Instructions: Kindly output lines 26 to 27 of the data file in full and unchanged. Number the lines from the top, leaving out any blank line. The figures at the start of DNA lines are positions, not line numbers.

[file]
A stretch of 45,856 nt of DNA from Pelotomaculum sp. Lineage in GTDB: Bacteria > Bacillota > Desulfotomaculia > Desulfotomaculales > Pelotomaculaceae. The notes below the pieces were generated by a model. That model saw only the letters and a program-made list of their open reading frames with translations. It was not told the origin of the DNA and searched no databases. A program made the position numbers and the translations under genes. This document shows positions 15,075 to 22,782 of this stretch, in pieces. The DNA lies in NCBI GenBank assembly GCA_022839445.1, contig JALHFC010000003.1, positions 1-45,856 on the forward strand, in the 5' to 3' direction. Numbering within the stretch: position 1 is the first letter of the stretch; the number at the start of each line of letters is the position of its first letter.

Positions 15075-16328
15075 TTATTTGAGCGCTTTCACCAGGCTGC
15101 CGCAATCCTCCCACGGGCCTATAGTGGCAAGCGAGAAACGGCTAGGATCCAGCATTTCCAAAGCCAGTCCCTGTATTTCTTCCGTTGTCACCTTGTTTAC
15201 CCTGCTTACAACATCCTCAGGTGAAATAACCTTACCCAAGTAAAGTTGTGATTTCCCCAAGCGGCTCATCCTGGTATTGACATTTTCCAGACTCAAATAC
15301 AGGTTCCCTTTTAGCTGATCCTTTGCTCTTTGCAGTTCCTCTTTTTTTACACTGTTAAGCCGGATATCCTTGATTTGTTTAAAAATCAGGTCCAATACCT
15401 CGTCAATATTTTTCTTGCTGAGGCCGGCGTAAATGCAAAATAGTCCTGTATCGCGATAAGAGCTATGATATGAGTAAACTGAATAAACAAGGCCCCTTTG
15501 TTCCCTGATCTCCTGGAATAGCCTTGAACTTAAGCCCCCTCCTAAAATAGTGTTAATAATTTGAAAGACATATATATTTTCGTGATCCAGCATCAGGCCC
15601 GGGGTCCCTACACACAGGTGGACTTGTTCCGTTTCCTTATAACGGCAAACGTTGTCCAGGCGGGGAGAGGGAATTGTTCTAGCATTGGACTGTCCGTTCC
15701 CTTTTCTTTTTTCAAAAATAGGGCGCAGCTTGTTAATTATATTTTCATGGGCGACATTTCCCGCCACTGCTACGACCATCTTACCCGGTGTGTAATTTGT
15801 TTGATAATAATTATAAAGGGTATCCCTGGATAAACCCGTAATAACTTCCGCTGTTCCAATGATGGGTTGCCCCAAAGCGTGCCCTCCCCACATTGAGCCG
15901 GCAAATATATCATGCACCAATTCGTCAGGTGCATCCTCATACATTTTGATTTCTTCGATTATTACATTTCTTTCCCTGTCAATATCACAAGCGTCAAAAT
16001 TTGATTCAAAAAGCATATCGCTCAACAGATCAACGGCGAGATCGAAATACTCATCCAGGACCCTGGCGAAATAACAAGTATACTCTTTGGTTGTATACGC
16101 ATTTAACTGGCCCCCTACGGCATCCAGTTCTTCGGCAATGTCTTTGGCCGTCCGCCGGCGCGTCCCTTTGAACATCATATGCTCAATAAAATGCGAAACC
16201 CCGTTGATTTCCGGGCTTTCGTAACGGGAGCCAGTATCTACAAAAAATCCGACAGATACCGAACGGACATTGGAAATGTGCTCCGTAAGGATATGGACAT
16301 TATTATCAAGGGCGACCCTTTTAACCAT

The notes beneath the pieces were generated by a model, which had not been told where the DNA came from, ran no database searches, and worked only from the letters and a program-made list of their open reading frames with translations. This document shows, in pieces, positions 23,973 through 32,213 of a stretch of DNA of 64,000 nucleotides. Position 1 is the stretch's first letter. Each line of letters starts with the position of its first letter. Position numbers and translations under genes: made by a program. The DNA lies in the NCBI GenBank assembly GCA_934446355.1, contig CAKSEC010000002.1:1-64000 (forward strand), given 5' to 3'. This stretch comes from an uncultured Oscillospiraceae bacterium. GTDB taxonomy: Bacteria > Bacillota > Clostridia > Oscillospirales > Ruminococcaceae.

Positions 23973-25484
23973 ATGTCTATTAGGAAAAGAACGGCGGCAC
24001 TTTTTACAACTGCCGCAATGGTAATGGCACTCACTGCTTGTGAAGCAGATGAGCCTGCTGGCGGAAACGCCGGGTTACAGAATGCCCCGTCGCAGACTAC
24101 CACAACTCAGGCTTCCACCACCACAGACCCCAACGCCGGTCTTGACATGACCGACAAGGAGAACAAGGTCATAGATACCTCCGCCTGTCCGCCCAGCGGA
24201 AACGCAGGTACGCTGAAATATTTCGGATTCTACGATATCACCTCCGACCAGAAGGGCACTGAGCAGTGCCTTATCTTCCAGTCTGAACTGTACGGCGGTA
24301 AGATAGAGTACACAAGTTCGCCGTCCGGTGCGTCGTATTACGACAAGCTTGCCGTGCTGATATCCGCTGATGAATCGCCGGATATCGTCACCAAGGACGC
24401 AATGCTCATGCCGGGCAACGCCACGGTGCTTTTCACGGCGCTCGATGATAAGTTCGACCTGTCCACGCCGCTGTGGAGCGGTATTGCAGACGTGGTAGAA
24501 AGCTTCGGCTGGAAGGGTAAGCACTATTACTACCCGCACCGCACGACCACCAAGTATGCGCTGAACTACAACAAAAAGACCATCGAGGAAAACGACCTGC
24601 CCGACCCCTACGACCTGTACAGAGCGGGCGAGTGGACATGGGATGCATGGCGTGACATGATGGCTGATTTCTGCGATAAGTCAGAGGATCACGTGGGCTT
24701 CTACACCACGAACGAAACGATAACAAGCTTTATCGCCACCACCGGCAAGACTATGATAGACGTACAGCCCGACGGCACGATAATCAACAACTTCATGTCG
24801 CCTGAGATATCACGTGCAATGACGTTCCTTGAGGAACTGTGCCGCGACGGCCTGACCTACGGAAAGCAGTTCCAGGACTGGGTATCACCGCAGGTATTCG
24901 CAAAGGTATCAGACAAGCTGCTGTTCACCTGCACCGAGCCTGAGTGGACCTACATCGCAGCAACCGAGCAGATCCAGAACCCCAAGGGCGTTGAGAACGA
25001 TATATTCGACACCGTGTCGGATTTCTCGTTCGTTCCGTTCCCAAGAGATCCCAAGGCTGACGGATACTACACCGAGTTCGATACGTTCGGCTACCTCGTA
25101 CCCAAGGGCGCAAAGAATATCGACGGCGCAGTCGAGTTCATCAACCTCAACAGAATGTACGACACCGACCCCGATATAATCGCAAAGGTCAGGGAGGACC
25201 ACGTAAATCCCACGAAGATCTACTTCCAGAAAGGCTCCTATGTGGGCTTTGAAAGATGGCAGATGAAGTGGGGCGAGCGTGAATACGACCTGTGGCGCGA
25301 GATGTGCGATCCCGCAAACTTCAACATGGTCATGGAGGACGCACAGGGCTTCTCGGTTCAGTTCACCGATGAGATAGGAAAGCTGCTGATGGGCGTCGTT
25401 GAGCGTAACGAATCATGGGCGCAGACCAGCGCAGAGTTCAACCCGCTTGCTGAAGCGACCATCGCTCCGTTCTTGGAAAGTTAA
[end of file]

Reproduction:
24601 CCGACCCCTACGACCTGTACAGAGCGGGCGAGTGGACATGGGATGCATGGCGTGACATGATGGCTGATTTCTGCGATAAGTCAGAGGATCACGTGGGCTT
24701 CTACACCACGAACGAAACGATAACAAGCTTTATCGCCACCACCGGCAAGACTATGATAGACGTACAGCCCGACGGCACGATAATCAACAACTTCATGTCG